ONTARIO, Ore.—Malheur County growers expressed relief over the passage of a ballot measure May 15 that will help ensure the future of Oregon State University's research station and extension office near Ontario.
A measure that will raise $365,000 for OSU's experiment station and extension and 4-H services passed by a 56 percent margin, 3,392 votes to 2,678.
Measure 23-49 will create a special taxing district that will increase the local property tax rate by 23 cents per $1,000 of assessed valuation. OSU officials have told county leaders that without local funding support, services at the station could be further reduced or eliminated.
"I'm thrilled and relieved that it did pass...because the experiment and extension station are instrumental to agriculture in Malheur County," said grower Reid Saito, a member of the Malheur Ag and Extension Coalition, which pushed the measure and educated voters about it.
There is tremendous crop diversity in the county, "but we need research in order to continue that," he added. "I consider the passage of this measure and the funding it provides as an investment in the future of agriculture and the economic stability of the county."
MAEC Chairman Bob Komoto, manager of Ontario Produce, said the OSU experiment and extension stations play a critical role for the county's agricultural base and passing the measure was vitally important to area growers.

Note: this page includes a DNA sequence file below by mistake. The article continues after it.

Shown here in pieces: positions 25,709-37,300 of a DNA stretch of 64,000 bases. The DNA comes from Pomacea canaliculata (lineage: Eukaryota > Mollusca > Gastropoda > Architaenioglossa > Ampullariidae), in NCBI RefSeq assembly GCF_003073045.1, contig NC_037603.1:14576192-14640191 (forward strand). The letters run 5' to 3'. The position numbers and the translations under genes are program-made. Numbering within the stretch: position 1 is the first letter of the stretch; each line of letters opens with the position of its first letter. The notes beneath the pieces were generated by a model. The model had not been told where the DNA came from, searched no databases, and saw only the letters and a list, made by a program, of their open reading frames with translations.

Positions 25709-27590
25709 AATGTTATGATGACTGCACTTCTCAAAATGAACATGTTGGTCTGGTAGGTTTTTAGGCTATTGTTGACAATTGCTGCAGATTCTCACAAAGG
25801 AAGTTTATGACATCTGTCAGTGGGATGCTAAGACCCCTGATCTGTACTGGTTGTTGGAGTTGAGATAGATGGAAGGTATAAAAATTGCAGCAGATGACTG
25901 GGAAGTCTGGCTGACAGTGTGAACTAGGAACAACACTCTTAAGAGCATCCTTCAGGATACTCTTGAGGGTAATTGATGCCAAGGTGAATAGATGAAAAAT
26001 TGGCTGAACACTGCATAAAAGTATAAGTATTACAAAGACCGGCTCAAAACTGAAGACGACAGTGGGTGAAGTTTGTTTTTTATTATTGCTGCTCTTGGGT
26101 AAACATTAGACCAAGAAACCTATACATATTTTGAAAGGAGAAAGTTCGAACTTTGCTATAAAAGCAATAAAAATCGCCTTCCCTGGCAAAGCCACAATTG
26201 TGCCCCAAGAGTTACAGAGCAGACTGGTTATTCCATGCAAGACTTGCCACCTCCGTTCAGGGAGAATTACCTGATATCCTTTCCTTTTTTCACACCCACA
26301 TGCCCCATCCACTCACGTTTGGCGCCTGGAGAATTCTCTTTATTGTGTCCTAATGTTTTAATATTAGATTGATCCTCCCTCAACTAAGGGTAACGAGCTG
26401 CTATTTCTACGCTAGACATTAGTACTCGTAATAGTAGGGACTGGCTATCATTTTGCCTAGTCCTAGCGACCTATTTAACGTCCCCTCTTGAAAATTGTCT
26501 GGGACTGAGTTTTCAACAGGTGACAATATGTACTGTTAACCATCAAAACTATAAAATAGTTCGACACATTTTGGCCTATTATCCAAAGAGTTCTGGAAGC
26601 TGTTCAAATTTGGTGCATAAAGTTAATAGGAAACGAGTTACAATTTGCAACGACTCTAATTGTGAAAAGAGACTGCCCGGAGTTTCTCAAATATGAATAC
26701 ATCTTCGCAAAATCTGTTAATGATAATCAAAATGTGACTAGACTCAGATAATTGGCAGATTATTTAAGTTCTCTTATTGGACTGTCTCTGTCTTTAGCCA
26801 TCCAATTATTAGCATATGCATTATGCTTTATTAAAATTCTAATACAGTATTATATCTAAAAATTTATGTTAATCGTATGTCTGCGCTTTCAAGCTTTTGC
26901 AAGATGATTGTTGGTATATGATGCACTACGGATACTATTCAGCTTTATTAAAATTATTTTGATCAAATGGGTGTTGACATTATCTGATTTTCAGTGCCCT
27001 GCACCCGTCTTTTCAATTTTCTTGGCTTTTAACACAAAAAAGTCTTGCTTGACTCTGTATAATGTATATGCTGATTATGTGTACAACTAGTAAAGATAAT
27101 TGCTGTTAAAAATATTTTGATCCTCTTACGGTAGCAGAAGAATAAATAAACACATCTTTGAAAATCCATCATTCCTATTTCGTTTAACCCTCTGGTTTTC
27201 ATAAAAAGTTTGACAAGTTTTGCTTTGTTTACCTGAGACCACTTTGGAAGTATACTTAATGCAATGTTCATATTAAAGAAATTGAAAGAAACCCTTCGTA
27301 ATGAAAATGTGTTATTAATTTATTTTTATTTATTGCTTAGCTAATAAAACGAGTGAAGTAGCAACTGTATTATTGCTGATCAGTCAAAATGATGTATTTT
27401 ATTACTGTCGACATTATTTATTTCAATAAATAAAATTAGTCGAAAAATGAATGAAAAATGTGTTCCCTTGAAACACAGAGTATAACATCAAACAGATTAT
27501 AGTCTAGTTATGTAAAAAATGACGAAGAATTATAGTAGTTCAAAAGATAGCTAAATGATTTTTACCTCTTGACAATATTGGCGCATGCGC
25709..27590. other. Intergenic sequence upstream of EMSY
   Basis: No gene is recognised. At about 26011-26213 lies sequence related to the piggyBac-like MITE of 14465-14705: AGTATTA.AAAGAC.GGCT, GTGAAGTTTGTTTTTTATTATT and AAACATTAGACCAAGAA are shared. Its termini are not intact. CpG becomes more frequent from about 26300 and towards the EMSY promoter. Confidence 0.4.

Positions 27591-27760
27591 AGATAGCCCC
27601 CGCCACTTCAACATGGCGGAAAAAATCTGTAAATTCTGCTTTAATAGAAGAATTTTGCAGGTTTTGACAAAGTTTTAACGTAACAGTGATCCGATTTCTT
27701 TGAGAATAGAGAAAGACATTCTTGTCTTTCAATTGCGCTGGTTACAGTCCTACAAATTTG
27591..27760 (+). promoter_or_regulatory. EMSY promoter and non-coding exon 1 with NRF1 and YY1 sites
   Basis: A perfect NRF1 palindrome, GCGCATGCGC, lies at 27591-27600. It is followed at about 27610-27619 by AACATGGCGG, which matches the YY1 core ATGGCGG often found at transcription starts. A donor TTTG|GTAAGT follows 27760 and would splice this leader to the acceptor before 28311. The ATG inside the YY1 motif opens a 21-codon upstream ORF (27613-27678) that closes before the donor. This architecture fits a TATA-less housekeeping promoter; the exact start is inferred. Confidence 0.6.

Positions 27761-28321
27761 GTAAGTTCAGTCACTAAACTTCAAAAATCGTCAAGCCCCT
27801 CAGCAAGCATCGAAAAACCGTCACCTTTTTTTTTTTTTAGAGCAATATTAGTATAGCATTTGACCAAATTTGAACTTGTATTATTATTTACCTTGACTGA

"Those two institutions do such a great job for local growers and the entire county, really, and it's gratifying that Malheur County voters saw it that way, too," he said. "With this local support, I think OSU can look at Malheur County as being a strong base for extension and research stations."
Experiment station director Clinton Shock said university officials and MAEC members signed a memorandum of agreement stating that "if the group came up with local money to support the station, the university will stand behind the rest of the program."
Komoto said that not only does the measure ensure the future of the station, but the additional funding will help OSU officials begin to restore some of the research and staffing positions that have been eliminated due to budget reductions.
The experiment station has been without an extension agent for row crops for almost two years and an agent for forage and small grain crops for almost a year. Both those positions can now be filled, he said.
Because the money created by the taxing district will be administered by a local committee, it will enable locals to help mold the station's research and extension services, Saito said.
Several positions at the station that served the cattle and forage crop industries have been cut over the years and never replaced and coalition members would like to restore some, he said.
With the additional money, "One of our top priorities will be to get better services for the forage industry and the cattle people because that's an important part of our agricultural economy," Saito said.
SOURCE: Sean Ellis, Capital Press